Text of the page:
Student wearing protective head gear and welding with spearks flying

Fusing a Future: Ethan’s FastForward Journey

  •   2 min read
Student Success

When Ethan Panzica moved from upstate New York to Virginia five years ago, he did so with a plan. The first step of that plan was finding a career where he could work with his hands; the second and third steps were enrolling at Tidewater Community College in Portsmouth and joining FastForward. Initially, Panzica didn’t know what type of skilled trade he wanted to pursue. Only a few months removed from high school, he was at a crossroads.

“I wasn’t sure where to go and what path I would take,” Panzica said. “But my instructors actually encouraged me to join the Newport News shipbuilding program and become a welder. It was two months long, and it allowed me to weld with confidence and discover a set of skills I never realized I had.”

Panzica explained that the program taught him to truly push himself and often consisted of eight hours of welding a day. Feeling challenged only energized him more, and he learned that being punctual and ready to work at the start of every class session was half the battle.

By completing the training, Panzica was given a direct route to Newport News Shipbuilding (NNS), the largest industrial employer in Virginia.

“Once people know that you have worked for NNS, they will hire you almost on the spot,” he said.

During the last several months, Panzica has been in the NNS apprentice school. He expects to graduate this spring and then immediately begin a job in the shipyard. One of his dreams is to eventually build submarines for the U.S. Navy.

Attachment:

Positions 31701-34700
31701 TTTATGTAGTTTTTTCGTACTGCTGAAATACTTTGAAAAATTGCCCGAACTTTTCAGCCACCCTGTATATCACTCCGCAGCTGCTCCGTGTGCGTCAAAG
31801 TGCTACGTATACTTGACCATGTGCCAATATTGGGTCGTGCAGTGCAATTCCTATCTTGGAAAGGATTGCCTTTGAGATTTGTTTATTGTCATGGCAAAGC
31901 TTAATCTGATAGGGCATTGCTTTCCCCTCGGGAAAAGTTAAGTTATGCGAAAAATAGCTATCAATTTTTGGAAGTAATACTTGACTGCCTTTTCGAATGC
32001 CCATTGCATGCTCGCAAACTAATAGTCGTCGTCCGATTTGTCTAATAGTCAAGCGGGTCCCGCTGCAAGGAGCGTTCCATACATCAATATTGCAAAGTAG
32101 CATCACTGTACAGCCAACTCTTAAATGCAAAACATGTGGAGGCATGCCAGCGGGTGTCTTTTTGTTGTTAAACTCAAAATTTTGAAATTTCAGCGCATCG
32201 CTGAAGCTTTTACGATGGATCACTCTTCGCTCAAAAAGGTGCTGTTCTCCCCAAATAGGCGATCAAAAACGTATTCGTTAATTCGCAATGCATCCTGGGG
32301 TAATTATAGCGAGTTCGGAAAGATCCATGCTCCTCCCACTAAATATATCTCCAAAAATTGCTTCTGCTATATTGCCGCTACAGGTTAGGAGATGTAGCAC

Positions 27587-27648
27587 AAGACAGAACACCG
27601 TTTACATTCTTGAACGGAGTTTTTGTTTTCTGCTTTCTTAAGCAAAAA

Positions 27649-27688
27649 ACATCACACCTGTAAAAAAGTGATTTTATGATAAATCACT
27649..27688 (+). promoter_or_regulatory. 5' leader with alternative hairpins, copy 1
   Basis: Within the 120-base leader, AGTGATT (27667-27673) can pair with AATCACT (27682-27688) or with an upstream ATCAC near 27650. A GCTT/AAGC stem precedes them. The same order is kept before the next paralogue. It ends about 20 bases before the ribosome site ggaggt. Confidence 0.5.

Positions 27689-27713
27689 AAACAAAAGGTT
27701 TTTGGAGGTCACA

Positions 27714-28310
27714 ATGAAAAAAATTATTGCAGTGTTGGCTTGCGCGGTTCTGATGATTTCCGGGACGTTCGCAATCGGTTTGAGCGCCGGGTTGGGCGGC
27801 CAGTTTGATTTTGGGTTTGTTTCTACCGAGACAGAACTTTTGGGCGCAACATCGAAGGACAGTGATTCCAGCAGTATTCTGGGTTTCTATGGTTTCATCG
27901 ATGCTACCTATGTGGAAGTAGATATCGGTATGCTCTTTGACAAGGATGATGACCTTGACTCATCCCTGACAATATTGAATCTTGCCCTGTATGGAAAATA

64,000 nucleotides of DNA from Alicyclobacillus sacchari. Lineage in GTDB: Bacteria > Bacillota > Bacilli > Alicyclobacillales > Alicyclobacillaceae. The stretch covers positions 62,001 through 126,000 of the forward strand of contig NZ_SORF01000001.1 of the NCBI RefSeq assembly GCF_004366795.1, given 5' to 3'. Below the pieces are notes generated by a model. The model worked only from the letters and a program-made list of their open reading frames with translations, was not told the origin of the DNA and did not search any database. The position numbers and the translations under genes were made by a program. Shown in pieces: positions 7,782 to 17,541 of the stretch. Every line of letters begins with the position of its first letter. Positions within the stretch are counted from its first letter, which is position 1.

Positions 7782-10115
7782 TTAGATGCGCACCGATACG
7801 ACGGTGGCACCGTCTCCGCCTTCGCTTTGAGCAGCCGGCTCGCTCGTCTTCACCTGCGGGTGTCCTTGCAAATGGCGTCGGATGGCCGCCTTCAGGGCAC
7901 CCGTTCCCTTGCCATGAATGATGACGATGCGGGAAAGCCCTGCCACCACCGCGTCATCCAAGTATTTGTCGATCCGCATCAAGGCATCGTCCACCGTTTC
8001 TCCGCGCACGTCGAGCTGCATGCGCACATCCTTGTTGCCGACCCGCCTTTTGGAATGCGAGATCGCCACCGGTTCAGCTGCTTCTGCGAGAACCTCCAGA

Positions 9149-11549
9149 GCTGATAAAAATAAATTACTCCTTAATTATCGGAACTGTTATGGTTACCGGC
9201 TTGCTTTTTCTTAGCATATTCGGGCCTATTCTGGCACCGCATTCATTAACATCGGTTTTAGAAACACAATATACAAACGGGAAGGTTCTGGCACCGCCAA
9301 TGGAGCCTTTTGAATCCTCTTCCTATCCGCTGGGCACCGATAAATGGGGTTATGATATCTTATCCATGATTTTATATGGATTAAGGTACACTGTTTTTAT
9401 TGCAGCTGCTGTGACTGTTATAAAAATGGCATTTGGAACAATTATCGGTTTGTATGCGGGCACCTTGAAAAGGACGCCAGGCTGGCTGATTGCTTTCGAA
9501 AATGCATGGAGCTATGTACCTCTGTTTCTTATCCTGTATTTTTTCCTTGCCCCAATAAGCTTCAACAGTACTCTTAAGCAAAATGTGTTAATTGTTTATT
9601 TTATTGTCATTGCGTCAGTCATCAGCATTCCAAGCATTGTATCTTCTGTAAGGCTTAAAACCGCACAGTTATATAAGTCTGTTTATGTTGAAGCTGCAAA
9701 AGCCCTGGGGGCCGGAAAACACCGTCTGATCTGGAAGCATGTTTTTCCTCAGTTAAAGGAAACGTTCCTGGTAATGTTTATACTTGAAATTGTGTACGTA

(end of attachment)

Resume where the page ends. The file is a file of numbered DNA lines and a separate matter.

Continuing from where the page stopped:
While being a FastForward student during the pandemic was strange, Panzica said that his welding instructors did an outstanding job of keeping him and his fellow classmates safe. Welders were required to wear masks in the building at all times until they got into their booths and started working.

“I had one welding instructor, who my class affectionately dubbed ‘Sarge’,” Panzica said. “He was there every single day and always helped us if we needed anything.”

After finishing school, Panzica sees himself staying in Newport News or potentially becoming a welder for the NASA – SpaceX shuttle program. He envisions himself building and repairing the platforms used to move rockets.

At only 19-years old, he has plenty of room to grow and reach his goals. He credits FastForward for helping him get this far in such a short amount of time.

“FastForward allowed me to, despite the pandemic, get into the ship building industry and into NNS in only six to eight months,” he said. “I will have all my training and certifications done in just half a year.”

Asked to give some advice to future FastForward students or other newcomers in the welding industry, Panzica kept it simple.

“Work hard and show up early,” he said.